EPA’s Reducing Urban Heat Islands: Compendium of Strategies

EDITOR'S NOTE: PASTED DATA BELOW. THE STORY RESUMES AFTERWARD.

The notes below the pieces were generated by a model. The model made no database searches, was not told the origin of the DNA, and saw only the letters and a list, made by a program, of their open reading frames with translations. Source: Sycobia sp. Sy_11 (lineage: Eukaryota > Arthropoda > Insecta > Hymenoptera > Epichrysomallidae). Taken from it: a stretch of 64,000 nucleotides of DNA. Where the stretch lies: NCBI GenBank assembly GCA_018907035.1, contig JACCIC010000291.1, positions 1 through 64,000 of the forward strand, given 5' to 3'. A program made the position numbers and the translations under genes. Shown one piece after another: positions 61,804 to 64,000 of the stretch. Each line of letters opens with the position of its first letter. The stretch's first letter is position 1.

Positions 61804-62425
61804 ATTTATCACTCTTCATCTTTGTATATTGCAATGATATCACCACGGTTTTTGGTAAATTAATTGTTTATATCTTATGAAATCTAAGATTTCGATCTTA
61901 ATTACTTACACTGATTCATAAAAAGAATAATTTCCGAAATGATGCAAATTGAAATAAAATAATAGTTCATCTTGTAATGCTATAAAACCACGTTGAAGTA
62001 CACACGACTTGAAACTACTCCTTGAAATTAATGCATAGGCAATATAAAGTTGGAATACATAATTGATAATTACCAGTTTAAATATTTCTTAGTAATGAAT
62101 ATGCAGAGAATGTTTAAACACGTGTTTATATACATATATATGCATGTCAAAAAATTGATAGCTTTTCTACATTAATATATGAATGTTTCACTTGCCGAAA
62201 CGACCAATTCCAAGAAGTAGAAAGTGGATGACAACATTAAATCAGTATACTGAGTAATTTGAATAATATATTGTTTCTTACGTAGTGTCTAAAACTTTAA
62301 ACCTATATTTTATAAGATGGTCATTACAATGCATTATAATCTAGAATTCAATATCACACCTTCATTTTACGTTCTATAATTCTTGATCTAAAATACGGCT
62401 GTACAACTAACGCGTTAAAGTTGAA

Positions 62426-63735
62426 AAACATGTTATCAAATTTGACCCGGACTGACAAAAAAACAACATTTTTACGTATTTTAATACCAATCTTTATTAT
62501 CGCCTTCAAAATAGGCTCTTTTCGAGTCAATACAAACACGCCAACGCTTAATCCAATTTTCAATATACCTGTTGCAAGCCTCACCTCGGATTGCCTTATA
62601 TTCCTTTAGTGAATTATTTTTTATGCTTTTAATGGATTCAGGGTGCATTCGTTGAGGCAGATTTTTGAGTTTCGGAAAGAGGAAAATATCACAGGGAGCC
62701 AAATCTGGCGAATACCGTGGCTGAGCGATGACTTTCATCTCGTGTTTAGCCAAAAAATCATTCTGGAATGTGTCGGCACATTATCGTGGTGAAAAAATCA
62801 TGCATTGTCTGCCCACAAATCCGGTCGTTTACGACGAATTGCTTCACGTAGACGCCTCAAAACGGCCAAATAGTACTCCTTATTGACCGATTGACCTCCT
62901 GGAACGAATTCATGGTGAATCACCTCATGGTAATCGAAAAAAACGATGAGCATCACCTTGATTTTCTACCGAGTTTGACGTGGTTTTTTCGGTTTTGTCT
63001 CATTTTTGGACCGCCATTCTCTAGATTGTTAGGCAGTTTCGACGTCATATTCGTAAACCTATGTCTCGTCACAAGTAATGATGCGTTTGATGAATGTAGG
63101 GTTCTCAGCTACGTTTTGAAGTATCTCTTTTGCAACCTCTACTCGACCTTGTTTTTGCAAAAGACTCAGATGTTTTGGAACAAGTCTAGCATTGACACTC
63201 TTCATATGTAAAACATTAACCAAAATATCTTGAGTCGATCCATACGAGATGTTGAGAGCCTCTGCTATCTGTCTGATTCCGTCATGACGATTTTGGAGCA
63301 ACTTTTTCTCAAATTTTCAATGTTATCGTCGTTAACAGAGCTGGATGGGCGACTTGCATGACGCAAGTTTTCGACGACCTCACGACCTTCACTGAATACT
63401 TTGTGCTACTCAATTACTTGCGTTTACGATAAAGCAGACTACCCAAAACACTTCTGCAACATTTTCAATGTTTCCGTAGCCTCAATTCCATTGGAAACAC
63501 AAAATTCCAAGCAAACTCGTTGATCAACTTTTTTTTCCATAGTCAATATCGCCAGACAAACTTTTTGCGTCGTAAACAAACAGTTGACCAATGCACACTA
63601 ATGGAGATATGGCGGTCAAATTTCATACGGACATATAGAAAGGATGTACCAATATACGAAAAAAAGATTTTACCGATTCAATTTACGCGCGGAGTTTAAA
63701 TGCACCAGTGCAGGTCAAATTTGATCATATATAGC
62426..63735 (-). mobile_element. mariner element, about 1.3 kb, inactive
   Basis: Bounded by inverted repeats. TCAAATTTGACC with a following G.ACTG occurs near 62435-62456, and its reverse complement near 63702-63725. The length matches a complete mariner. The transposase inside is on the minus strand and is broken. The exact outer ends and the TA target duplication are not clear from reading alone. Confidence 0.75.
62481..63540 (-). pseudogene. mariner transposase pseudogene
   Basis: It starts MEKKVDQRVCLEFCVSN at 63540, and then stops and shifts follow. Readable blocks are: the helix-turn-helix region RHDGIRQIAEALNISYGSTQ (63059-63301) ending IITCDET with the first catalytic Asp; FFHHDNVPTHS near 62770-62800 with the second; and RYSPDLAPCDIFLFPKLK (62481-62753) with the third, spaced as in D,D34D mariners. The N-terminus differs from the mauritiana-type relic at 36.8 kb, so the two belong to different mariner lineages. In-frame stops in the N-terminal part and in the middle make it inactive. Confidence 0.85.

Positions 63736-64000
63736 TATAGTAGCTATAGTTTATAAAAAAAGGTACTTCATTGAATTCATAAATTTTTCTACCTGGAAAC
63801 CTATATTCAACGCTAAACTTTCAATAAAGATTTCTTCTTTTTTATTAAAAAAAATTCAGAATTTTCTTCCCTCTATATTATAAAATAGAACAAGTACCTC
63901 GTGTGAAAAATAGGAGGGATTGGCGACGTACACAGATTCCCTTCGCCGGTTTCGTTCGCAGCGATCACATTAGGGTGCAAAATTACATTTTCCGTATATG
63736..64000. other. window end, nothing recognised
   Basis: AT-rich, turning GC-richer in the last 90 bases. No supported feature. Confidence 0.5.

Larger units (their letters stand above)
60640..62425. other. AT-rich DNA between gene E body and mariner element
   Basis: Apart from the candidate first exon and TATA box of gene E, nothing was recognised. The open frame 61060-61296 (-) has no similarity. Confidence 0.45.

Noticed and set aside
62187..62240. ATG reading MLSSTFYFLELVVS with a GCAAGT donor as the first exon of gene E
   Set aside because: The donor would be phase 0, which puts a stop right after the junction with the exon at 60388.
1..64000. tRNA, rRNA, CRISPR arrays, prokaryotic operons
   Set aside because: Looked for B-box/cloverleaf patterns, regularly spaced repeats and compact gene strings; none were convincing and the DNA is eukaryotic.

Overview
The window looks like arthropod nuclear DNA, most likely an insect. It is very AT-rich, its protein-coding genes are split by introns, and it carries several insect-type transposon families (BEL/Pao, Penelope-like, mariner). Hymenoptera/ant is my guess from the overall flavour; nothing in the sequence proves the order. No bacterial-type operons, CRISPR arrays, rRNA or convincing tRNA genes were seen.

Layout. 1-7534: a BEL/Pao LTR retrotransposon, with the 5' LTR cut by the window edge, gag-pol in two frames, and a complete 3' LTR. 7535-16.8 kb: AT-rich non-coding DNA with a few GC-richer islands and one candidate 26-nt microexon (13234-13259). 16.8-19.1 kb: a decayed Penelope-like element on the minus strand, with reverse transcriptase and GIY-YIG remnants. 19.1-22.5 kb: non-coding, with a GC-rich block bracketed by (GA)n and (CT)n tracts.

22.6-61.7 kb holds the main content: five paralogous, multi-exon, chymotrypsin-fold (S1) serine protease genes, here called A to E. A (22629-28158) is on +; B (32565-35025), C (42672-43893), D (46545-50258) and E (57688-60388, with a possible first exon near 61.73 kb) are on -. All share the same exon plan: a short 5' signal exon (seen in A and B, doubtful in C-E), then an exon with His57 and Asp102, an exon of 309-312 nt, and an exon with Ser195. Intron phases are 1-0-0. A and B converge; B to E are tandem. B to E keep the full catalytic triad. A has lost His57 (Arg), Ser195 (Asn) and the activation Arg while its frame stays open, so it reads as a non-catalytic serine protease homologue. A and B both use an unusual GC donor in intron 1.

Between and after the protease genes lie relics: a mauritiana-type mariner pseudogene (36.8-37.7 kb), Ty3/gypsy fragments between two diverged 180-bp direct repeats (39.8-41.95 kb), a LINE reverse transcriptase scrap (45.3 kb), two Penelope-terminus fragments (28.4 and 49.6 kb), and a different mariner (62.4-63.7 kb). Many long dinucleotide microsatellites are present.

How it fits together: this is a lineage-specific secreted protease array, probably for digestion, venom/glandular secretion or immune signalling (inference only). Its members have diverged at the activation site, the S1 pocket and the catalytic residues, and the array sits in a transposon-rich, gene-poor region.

Urban areas are usually warmer than their rural surroundings, a phenomenon known as the “heat island effect.” As cities develop, more vegetation is lost and more surfaces are paved or covered with buildings. The change in ground cover results in less shade and moisture to keep urban areas cool. Built-up areas also evaporate less water, which contributes to elevated surface and air temperatures. Properties of urban materials, in particular solar reflectance, thermal emissivity, and heat capacity, also influence the development of urban heat islands, as they determine how the sun’s energy is reflected, emitted, and absorbed.